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Google Censorship Network The Internet

Amazon Web Services Starts Blocking Domain-Fronting (theverge.com) 27

Earlier this month, Google announced it is discontinuing domain fronting, a practice that lets developers disguise their traffic to evade network blocks. Now, Amazon Web Services has announced a similar move to implement a new set of enhanced domain protections specifically designed to stop domain fronting. The Verge reports: In the post, Amazon characterized the change as an effort to stamp out malware. "Tools including malware can use this technique between completely unrelated domains to evade restrictions and blocks that can be imposed at the TLS/SSL layer," the post explained. "No customer ever wants to find that someone else is masquerading as their innocent, ordinary domain." Domain-fronting works by using major cloud providers as a kind of proxy, making a data request seem like it's heading to a major service like Google or Amazon only to be forwarded along to a third party once it reaches the broader internet. Unfortunately for circumvention tools, neither Amazon nor Google will let them pull that trick anymore. Amazon will still allow domain fronting within domains owned by the same customer (or more specifically, listed under the same SSL certificate), but customers can no longer use the technique to disguise where data is going, making it far less useful for blocked apps.
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Amazon Web Services Starts Blocking Domain-Fronting

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  • Granted it's double-plus-ungood for the USER to think he's talking to a particular far end when he's actually talking to something else, and that this is, indeed, much of the POINT of the TLS/SSL layer.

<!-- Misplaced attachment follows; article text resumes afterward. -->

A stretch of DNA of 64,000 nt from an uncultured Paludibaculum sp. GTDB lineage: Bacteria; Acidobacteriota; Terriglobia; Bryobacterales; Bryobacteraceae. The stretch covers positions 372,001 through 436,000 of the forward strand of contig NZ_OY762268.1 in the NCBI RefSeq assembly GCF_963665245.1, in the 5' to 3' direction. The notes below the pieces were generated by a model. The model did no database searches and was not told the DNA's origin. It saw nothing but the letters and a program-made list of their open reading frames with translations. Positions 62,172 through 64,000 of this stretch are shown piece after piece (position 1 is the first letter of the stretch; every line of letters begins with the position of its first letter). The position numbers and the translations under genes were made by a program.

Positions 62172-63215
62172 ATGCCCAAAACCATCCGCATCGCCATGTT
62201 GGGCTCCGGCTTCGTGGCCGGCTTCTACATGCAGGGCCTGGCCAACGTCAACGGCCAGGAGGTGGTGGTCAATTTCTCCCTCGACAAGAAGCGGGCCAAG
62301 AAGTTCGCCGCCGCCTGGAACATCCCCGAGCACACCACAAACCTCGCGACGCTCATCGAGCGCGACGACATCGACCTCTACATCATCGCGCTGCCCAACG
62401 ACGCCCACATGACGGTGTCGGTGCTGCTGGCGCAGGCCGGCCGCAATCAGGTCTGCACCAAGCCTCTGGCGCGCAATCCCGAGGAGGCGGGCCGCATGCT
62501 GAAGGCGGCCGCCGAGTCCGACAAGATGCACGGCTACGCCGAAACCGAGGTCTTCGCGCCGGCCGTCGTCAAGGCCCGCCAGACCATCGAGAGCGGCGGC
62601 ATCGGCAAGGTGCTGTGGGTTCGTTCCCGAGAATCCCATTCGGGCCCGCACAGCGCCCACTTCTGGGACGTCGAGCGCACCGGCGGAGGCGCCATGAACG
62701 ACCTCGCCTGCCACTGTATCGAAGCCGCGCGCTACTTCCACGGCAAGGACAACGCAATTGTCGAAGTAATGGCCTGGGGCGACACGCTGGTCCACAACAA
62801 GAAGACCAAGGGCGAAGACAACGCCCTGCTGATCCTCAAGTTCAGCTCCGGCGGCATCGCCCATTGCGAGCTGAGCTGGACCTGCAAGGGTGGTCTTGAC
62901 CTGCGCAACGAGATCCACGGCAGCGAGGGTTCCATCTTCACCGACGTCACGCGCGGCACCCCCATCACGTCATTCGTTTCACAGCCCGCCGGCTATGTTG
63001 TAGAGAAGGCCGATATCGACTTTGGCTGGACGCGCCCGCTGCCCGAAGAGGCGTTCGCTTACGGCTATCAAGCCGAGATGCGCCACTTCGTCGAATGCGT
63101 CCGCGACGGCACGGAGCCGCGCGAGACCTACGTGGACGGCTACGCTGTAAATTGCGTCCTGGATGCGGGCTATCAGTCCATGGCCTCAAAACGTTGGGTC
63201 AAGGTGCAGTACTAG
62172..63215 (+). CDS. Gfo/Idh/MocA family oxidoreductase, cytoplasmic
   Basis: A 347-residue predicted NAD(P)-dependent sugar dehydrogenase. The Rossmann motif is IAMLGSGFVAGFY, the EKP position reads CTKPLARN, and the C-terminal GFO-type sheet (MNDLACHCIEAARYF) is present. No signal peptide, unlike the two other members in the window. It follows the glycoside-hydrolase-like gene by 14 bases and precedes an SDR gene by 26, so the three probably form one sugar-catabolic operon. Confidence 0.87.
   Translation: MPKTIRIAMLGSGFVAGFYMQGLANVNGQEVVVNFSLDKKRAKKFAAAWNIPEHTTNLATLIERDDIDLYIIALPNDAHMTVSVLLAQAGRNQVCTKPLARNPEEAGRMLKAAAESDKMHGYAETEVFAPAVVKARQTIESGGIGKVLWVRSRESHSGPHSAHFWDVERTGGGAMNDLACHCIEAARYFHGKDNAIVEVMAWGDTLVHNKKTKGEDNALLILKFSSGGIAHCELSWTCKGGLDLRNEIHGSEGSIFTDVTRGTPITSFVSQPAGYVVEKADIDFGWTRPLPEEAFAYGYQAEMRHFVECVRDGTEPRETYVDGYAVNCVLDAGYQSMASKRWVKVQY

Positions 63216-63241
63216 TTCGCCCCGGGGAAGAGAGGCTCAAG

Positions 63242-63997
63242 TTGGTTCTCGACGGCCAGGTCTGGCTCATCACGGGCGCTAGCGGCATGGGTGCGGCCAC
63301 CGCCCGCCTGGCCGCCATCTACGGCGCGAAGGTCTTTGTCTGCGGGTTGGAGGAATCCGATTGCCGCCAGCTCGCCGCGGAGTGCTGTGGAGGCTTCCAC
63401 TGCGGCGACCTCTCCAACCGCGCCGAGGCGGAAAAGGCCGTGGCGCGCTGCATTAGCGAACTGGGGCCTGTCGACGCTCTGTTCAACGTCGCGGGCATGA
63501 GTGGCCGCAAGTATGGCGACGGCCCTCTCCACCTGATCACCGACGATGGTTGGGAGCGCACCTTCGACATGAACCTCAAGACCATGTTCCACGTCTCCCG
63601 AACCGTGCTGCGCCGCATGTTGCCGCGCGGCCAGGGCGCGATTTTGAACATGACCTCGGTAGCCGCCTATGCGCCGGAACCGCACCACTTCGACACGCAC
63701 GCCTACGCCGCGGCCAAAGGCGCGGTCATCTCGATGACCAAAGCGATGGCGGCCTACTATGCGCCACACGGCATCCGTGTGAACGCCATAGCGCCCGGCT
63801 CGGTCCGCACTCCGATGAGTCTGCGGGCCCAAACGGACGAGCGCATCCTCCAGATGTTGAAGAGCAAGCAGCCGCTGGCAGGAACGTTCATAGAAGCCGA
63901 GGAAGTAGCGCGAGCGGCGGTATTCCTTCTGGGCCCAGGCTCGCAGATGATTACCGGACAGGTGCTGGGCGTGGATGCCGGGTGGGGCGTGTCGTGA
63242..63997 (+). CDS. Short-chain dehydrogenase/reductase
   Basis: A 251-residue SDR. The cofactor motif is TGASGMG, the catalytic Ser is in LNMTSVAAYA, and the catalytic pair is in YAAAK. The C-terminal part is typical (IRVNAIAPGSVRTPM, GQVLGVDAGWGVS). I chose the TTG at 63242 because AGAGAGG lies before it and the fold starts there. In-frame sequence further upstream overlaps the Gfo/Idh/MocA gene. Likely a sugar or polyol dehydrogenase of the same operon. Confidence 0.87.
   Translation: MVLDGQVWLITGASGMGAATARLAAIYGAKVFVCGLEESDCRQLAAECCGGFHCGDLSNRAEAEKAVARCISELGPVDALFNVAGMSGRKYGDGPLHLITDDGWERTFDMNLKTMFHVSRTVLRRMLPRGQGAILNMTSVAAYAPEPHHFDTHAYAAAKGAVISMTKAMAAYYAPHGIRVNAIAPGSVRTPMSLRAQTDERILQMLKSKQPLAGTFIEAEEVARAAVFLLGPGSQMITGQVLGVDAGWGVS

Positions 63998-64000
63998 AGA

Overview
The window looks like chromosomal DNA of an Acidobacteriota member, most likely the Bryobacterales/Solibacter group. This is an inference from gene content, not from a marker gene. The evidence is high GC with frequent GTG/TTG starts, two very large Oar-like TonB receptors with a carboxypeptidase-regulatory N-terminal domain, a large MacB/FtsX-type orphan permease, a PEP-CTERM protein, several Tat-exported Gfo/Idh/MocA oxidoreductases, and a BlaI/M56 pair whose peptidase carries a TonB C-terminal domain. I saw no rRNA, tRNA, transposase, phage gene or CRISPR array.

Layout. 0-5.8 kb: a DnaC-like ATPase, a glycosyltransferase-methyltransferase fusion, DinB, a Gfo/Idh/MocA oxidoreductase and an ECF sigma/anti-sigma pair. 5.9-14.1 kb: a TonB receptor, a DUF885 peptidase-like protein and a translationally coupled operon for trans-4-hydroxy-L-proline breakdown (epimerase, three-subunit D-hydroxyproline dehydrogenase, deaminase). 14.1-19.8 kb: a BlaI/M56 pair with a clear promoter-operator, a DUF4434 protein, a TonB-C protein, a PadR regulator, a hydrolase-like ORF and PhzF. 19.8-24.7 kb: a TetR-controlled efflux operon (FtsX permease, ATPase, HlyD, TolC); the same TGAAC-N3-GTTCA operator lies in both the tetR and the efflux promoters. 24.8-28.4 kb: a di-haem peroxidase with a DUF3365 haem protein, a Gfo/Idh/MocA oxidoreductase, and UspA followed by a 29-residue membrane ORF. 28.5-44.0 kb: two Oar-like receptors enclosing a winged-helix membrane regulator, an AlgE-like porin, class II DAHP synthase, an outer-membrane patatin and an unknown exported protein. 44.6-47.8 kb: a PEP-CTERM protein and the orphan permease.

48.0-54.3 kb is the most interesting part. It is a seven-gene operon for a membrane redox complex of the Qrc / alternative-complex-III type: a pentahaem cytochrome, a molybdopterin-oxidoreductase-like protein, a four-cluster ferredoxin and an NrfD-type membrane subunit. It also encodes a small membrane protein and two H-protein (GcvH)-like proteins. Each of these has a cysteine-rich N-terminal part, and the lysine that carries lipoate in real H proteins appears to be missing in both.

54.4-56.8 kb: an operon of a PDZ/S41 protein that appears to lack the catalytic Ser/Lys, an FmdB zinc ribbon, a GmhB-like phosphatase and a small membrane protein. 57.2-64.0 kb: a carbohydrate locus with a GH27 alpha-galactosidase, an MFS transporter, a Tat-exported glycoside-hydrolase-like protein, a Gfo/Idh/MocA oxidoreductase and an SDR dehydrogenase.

But I seem to recall that some tools for evading governmental censorship/surveillance firewalls (such as the Great Firewall of China) relied on creating encrypted tunnels that SEEMED, to a pipe-tapping observer, to be normal encrypted traffic to a service, such as Google or Amazon, which the state-level actor would be loath to block. These tools exist specifically to "evade restrictions and blocks that can be imposed at [among other places] the TLS/SSL layer".

    Does this pair of moves by Google and Amazon break any such tools?

    • by Anonymous Coward

      For quite some time now, this has been the recommended way to connect to the Tor network from China.

      (For the time being, it looks like both of the remaining 'meek' bridges are still working. It's a little sad and a little funny to think that Microsoft will be the last one standing.)

      Tor supports a few other censorship-evasion protocols, but as far as I'm aware, all of them require you to connect to the bridge's public IP address, so it's comparatively easy for a determined adversary to discover those addres

  • Telegram (Score:5, Interesting)

    by roman_mir ( 125474 ) on Monday April 30, 2018 @10:52PM (#56534307) Homepage Journal

    So the reason for this I bet is the latest fight that is happening between Telegram and ROSKOMNADZOR - a Russian government agency that is trying to block this service.

    You can surely find all the information you want/need on this topic but what I want to add is that it is amazing how quickly these companies folded to pressure applied by the Russian government Mafia.

    • Re:Telegram (Score:5, Interesting)

      by Wolfier ( 94144 ) on Tuesday May 01, 2018 @01:17AM (#56534657)

      Very interesting. Telegram seems the most likely ultimate cause. If Russia is threatening to block all of AWS, I can imagine this happening.

  • by Wolfier ( 94144 ) on Tuesday May 01, 2018 @01:15AM (#56534651)

"Yeah, but you're taking the universe out of context."

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